Life in the In-Between

Life in the In Between.JPG

Summertime throughout my childhood was marked by make-believe play, tv, drinking pop and afternoon thunderstorms. Mom and Dad both worked, and when we were old enough we were left in the capable hands of ourselves, under the supervision of my older brother. I have so many memories of those summers, but the thunderstorms stand out the most.

Day in and out, thunderheads would form high in the sky above us. The landscape would grow darker and darker as one set of menacing clouds joined another, forming one gigantic storm. The Rockies would change before our eyes, becoming less majestic and more foreboding. Then the thunder would begin with its powerful rumbles signifying the unleashing of the weather upon us. Bolts of lightning would light up the interior of the thunderheads and at times, shoot down beneath the cloud cover to strike where they may.  

Our German Shepherd would fight his way into the house and into the bathroom tub or down into the basement. He and I shared the same sentiment: "Get me out of here!" I'd run to the large window of our walk-out basement, facing the rolling range of the back acreage, to trace the line of clouds as far as my eyes could see to determine whether the familiar circular motion of a funnel cloud was forming or not. I'd watch the colors, hoping they stayed gray, free of the green haze that came from the atmospheric change signaling the possibility of a tornado.

When I caught a glimpse of a low, straight line along the cloud horizon that seemed likely to form a funnel, I'd run the 30 steps to my bedroom and prepare for the worst. Pulling my comforter, stuffed animals, pillows, Bible and a flashlight into my closet, I'd shut myself in and pray. Where were my siblings? I have no idea. I'd lose track of the reality that I wasn't physically alone, somehow. At the end of a storm, I'd resurface and trace the lines in the clouds, once again, to ensure all was safe. Life would go back to normal, on that side of the storm.

Growing older, I noticed how my posture towards these storms changed. In fact, I've grown to love and appreciate thunderstorms. There's something about the build up, the anticipation of the storm. When it comes, there's a release. The atmosphere shifts, often bringing cooler temperatures and a deep sigh. No doubt that storms can create damage, but this truth doesn't diminish the reality that there's something awe-inspiring about them. When they're over, I've seen how I have fresh perspective and appreciation for my life—just as it is.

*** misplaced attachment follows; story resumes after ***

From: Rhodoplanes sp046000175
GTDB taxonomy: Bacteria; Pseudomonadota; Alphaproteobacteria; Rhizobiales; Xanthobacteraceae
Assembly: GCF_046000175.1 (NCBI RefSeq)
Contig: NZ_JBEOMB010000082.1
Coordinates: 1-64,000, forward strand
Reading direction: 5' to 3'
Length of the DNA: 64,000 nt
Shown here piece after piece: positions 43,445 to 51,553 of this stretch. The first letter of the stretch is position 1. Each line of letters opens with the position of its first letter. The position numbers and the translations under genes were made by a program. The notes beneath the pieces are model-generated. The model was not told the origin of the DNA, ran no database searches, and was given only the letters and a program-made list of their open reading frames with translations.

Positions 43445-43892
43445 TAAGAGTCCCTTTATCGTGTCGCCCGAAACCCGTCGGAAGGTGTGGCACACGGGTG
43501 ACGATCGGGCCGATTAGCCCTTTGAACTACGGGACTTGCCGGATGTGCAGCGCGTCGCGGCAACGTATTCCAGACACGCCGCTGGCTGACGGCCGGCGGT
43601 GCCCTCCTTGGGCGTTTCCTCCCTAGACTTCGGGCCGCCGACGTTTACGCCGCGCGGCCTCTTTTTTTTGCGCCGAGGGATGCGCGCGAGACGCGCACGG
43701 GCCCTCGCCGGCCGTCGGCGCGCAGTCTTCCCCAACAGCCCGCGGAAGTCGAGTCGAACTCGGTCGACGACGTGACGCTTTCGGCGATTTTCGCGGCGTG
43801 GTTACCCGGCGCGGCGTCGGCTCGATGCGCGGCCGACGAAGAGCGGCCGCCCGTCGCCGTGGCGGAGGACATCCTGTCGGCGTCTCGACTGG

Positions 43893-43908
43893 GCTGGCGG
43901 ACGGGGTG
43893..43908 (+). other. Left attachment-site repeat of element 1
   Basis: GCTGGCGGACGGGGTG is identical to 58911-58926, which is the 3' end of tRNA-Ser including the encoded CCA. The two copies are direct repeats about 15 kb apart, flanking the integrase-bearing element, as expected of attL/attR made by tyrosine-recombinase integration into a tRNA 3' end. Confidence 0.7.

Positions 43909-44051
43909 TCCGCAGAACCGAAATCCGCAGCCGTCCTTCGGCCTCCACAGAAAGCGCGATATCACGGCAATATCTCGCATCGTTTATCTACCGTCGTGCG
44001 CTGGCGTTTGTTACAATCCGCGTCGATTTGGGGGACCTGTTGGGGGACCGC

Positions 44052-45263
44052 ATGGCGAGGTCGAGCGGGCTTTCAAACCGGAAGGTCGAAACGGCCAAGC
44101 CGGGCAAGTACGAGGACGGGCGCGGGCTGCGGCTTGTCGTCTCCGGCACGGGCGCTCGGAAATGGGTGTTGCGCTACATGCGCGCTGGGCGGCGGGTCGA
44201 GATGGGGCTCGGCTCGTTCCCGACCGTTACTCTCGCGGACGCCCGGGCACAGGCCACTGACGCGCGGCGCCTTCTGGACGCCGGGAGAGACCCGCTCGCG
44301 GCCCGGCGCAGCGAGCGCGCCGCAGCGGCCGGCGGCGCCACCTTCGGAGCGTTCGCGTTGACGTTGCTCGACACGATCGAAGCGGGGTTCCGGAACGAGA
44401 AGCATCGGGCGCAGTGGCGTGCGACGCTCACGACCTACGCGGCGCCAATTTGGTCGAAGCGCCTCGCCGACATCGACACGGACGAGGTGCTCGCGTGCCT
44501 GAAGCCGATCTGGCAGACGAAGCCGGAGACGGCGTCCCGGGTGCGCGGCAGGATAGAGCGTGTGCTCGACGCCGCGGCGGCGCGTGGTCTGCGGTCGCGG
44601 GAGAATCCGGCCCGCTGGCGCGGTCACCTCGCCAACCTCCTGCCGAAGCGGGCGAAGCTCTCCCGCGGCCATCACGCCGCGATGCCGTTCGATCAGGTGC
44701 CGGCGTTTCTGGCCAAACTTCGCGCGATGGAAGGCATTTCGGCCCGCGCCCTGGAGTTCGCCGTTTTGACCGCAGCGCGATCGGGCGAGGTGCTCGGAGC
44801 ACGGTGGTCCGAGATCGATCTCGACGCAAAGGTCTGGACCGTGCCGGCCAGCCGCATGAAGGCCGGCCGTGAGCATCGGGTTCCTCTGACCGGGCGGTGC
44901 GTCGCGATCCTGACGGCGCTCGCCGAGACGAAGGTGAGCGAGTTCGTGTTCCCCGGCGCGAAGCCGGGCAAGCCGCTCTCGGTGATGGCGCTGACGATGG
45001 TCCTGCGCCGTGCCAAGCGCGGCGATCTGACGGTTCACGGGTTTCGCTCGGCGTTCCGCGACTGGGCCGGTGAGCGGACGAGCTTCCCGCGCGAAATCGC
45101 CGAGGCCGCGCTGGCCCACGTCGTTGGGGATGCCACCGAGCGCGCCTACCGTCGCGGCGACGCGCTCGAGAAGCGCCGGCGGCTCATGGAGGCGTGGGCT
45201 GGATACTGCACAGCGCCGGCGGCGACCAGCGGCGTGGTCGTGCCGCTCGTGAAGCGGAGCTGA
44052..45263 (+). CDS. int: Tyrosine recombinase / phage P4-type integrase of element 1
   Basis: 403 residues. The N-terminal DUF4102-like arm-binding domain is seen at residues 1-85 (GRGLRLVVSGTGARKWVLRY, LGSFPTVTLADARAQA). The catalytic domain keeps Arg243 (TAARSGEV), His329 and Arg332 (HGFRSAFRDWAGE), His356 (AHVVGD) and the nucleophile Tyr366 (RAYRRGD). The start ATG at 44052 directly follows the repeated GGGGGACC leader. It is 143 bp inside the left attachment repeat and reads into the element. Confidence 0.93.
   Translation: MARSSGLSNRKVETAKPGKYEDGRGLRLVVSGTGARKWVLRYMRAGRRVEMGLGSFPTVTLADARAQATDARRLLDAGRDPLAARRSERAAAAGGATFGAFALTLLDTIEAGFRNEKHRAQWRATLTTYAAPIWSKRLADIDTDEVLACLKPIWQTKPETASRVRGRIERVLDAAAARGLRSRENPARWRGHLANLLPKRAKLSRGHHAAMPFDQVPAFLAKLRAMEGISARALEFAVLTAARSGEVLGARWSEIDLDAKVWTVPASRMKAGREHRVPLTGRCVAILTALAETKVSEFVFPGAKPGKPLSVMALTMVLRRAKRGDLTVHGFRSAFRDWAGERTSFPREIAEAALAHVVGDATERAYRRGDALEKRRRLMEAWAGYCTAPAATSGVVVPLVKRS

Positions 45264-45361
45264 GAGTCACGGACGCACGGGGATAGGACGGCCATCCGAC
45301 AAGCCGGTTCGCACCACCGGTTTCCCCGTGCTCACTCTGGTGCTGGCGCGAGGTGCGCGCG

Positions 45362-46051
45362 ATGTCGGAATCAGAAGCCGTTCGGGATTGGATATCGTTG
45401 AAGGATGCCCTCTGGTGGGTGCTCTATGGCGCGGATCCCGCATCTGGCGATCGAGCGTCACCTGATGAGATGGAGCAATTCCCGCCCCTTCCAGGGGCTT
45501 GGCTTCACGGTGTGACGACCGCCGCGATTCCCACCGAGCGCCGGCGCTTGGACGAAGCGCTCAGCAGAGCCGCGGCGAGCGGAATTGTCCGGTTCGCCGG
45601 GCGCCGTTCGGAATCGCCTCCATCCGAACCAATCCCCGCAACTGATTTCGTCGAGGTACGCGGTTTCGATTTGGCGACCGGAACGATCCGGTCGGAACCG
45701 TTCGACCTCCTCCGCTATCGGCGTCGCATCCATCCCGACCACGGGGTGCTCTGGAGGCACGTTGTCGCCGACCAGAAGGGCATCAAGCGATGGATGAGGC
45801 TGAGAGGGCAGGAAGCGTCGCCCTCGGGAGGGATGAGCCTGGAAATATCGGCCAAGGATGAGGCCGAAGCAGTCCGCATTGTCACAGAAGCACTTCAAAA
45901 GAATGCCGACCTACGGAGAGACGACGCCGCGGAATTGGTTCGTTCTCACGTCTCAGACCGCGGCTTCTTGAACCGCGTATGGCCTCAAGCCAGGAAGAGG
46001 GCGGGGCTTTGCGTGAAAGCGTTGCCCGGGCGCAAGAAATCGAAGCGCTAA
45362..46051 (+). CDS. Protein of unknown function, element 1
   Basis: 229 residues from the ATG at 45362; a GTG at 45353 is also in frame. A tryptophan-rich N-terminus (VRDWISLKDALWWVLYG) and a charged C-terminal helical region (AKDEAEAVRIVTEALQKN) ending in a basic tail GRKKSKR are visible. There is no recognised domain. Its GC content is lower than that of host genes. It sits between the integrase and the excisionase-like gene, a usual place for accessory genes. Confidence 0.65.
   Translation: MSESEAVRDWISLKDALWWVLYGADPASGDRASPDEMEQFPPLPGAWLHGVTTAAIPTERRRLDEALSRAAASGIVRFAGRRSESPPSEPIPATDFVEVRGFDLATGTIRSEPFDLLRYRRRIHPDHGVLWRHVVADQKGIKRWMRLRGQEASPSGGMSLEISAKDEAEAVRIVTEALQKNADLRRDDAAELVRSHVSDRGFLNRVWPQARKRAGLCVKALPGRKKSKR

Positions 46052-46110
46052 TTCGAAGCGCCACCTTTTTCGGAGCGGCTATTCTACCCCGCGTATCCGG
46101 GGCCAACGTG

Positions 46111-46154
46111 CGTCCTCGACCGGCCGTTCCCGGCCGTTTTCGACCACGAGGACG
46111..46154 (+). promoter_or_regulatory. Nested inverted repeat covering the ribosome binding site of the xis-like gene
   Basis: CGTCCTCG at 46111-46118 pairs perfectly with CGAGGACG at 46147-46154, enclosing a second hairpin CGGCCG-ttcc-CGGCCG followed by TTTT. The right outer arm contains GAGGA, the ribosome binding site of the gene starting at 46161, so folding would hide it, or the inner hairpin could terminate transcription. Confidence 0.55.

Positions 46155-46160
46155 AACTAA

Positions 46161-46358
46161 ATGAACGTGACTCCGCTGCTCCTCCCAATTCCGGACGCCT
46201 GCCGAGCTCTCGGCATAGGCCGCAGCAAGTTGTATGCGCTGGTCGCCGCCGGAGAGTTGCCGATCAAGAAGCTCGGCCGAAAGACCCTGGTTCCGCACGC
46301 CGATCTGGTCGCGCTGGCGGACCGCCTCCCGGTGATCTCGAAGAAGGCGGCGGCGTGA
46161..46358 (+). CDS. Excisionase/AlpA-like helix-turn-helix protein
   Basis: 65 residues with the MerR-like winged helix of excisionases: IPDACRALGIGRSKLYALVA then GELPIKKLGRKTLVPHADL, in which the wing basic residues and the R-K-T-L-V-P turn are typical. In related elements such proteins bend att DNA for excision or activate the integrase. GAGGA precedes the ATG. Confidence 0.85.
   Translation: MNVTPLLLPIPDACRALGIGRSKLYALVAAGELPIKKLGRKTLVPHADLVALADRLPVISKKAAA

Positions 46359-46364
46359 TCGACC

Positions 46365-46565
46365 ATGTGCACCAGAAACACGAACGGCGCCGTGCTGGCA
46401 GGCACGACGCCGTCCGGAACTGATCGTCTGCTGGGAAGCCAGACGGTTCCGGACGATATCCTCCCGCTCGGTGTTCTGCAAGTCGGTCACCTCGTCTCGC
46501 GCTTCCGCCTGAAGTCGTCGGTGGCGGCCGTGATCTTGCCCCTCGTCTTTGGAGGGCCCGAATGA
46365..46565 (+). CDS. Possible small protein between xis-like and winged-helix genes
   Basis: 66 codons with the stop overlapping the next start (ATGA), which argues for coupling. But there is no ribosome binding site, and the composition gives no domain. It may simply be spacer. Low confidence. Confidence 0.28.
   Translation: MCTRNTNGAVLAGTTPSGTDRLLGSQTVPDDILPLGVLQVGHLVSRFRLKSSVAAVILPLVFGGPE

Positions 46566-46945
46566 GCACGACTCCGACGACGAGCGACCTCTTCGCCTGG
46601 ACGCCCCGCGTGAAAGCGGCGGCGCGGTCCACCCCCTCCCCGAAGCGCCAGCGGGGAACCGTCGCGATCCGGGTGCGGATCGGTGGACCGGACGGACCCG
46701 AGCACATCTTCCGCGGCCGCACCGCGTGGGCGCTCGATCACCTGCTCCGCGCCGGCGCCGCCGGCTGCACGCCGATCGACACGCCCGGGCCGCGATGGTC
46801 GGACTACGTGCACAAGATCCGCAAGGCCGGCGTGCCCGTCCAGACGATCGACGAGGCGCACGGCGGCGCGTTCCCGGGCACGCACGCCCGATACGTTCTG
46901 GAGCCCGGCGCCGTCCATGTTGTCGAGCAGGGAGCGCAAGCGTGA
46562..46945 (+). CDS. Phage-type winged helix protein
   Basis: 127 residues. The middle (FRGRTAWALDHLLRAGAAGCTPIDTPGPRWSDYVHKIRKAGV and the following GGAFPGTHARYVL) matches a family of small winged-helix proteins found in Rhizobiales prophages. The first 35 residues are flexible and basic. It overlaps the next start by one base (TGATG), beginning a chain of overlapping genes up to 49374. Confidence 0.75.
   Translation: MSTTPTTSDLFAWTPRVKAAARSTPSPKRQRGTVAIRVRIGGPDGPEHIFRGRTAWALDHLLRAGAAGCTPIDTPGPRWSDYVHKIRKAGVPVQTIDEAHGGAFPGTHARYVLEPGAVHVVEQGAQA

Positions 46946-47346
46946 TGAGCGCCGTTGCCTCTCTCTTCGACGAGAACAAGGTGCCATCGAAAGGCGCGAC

I've been thinking a lot about storms as they pertain to our lives this week. We're standing in one piece of land for a time, then a storm moves through and gives us the opportunity to reflect on what we want, what we value. The aftermath has this way of revealing what we internalized in the middle of it, in the waiting. We see our lives and the land differently after waiting out a storm. 

Yesterday, a friend shared another metaphor with me— this one, involving archery. She shared how the arrow has to be pulled back to the place of greatest tension before it can be released in order to hit its target. When it's not pulled back far enough, it lacks the momentum required to make it to the bullseye. And, when a person isn't lined up correctly and releases the arrow too soon, it also results in a miss. Tension and timing are everything. 

Often, we don't want to experience the tension, or the storm for that matter. It's uncomfortable to stay put, so maybe we jump in too soon or hide away hoping it'll pass. Maybe we don't embrace the tension to the fullest extent because it's just too hard to stay in it. Mixed metaphors aside, today, I'm encouraging us to stay. 

New "seeing" awaits us on the other side of the storms we face in our lives. Perhaps we have the new ground in clear view, just ahead. Maybe we're wondering what it takes to cross the threshold, but we're experiencing the tension of being pulled back tightly in the waiting. We don't want to release the arrow too soon. We want it to hit the bullseye.

The waiting itself might seem like a storm. But, perhaps things aren't correctly lined up just yet. Wouldn't we rather wait so we might actually hit our target? Waiting can feel unproductive and painful. Believe me when I tell you that I live the reality of this truth regularly. I like to achieve and when I see the green lights in a direction, I'm ready to go. To be held back by a storm, or the appearance of a storm, feels awful. But, then I remember the beautiful aftermath... 

The air clears, there's a fresh vitality to the land and all of that build up created space for a wonderful release. Each time I take a step forward from this place, I really do experience gratitude—it's cultivated in me through the process. I find myself saying, "If only I had known..." 

So today, I remind you that you do know. You've been here before and you made it. It's not that you didn't struggle or that you walked away without being affected by the experience, but you lived. I think that's the point.

Life is full of tension and storms. What matters is our view of them and what we allow them to accomplish in us. We cannot take new ground in our lives without this tension and without the storms. They actually show us what we're made of and give us the opportunity to authentically live from that place by showing us what we really, really want. Not only that, but they reveal who we really are at the core.


  • Where are you experiencing a storm today? 
  • What do you think about it? What do you feel about it? 
  • What would it mean for the trajectory of your life if you willingly stayed the course through the tension you're experiencing there? 
  • Will you?